• DA depletion:
    • increased FR of STN neurons.
    • caused oscillations in GP neurons.
  • dopamine depletion causes the STN-GP circuit to become more reactive to the influence of the activity of cortical inputs. also see PMID-10632612[1]
  • oscillatory activity in the STN-GP network in anaesthetised rats is phase-locked to rhythmic cortical activity and is abolished by transient cortical activation as well as cortical ablation.
    • 15-20% of the network still oscillated following cortex removal, suggesting that intrinsic properties pattern activity when dopamine levels are reduced.
  • cool figures - nice recordings, high SNR, clear oscillations in the firing and ECoG signal

____References____

[0] Magill PJ, Bolam JP, Bevan MD, Dopamine regulates the impact of the cerebral cortex on the subthalamic nucleus-globus pallidus network.Neuroscience 106:2, 313-30 (2001)
[1] Magill PJ, Bolam JP, Bevan MD, Relationship of activity in the subthalamic nucleus-globus pallidus network to cortical electroencephalogram.J Neurosci 20:2, 820-33 (2000 Jan 15)

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ref: Guridi-2001.01 tags: STN DBS 2001 parkinsons hemiballismus Obeso date: 02-22-2012 15:14 gmt revision:8 [7] [6] [5] [4] [3] [2] [head]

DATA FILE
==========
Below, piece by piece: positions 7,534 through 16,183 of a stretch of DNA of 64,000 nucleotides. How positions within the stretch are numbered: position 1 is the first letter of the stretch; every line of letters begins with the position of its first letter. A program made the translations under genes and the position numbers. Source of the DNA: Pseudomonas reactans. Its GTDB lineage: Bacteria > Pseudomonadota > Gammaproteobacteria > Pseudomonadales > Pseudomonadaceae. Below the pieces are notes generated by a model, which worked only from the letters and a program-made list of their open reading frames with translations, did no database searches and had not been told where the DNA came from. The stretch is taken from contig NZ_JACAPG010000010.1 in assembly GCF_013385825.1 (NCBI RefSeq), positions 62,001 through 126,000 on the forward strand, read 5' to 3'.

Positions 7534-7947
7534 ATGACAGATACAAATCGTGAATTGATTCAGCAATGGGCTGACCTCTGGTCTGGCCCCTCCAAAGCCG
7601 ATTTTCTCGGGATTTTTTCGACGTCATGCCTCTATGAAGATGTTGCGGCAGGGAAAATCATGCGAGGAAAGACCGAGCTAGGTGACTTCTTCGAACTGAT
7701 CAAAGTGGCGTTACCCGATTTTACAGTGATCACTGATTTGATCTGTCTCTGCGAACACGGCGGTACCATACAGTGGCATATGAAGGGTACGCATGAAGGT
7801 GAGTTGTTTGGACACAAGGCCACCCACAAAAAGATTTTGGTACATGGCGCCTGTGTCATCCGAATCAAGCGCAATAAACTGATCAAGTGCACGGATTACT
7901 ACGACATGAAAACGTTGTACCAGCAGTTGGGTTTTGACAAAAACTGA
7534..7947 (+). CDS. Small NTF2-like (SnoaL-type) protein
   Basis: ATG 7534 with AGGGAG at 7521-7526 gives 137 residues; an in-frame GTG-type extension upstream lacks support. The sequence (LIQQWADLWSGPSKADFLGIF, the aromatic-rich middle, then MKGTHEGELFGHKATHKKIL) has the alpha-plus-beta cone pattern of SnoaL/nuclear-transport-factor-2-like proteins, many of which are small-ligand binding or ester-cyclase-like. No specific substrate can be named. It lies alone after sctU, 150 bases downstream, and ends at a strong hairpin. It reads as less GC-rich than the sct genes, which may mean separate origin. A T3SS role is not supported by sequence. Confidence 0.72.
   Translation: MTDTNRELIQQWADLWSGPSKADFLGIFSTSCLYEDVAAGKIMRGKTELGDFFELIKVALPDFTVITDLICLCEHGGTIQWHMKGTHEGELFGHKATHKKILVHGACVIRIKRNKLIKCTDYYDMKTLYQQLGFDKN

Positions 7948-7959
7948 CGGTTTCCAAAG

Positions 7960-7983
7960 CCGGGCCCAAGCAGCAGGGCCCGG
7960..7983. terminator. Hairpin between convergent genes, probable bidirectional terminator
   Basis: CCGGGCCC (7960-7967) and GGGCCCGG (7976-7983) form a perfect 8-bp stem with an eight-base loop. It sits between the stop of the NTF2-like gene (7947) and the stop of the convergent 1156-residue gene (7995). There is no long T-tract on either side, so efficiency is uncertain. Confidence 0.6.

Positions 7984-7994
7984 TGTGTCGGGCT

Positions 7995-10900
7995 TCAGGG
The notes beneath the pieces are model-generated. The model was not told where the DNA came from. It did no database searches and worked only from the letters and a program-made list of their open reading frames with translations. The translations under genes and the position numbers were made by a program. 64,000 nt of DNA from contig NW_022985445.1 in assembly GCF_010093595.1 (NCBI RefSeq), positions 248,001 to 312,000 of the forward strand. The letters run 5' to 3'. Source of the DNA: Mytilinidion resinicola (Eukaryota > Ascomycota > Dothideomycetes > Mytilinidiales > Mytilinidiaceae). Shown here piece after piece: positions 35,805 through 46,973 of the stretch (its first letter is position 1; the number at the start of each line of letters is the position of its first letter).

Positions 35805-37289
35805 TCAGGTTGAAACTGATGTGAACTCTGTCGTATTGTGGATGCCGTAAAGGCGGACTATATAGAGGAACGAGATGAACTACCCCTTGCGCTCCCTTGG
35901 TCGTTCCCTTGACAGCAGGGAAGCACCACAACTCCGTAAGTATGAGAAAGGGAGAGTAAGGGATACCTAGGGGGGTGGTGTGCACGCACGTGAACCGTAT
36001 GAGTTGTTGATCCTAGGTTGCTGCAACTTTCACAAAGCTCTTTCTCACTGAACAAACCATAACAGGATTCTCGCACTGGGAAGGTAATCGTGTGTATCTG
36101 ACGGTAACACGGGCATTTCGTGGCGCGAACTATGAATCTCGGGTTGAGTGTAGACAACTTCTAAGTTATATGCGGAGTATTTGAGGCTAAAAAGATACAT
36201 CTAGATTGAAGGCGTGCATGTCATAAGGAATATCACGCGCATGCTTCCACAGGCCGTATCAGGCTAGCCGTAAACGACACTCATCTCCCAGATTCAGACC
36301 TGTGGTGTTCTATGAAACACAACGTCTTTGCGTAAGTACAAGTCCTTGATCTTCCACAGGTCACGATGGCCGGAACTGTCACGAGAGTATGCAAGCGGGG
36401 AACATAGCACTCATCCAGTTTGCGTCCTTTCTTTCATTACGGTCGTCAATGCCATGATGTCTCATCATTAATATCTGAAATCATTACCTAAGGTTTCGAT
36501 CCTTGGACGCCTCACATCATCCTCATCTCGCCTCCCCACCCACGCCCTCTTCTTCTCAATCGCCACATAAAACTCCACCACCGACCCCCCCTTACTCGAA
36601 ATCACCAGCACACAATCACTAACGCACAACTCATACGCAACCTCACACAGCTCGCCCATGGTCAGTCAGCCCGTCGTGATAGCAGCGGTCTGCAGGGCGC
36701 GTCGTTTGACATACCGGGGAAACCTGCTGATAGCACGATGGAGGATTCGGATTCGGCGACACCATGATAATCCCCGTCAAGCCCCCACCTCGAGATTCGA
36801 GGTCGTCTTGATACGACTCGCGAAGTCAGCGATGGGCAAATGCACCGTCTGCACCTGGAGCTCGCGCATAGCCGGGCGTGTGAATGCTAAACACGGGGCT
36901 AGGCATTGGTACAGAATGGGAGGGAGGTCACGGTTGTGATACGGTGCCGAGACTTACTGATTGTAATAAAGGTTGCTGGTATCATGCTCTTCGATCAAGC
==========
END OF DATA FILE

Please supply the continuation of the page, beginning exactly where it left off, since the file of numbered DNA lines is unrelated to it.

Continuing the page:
PMID-11133783[0] The subthalamic nucleus, hemiballismus and Parkinson's disease: reappraisal of a neurosurgical dogma

  • Lesions of the globus pallidus, thalamus, as well as the STN can lead to hemiballismus
  • none-the-less, hemiballismus is a rather rare complication in STN DBS or lesion
  • GABA projection to the GPi is reduced in PD due to dopamine depletion
    • STN has projects glutamergic projections to GPi, so lesion would tend to worsten activity
    • STN also projects to the GPe, and lesioning it reduces hyper-activity there.
    • Therefore the balance of lesioning is to permit movements but not hemiballismus.
  • STN lesion in normal patients induces hemibalismus and chorea, but threshold for movements are raised with chronic dopamine depletion. cf {207}
  • Quality of life issues: perhaps everything has been learned already. {1124}

____References____

[0] Guridi J, Obeso JA, The subthalamic nucleus, hemiballismus and Parkinson's disease: reappraisal of a neurosurgical dogma.Brain 124:Pt 1, 5-19 (2001 Jan)

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ref: Bevan-2002.1 tags: STN GPe globus pallidus oscillations parkinsons DBS date: 02-22-2012 15:13 gmt revision:8 [7] [6] [5] [4] [3] [2] [head]

PMID-12220881[] Move to the rhythm: oscillations in the subthalamic nucleus-external globus pallidus network.

  • !!! autonomous oscillation of STN and GPe underlies tonic activity and is important for synaptic activity (e.g. normal??)
    • this is a review, of course.
  • during quiet wakefulness, neurons in STN and GPe fire differently without rhythm or strong correlation.
    • this is more pronounced when STN/GPe neurons are isolated from synaptic input (e.g. when prepared in a slice)-- they have inherent oscillatory characteristics. hum.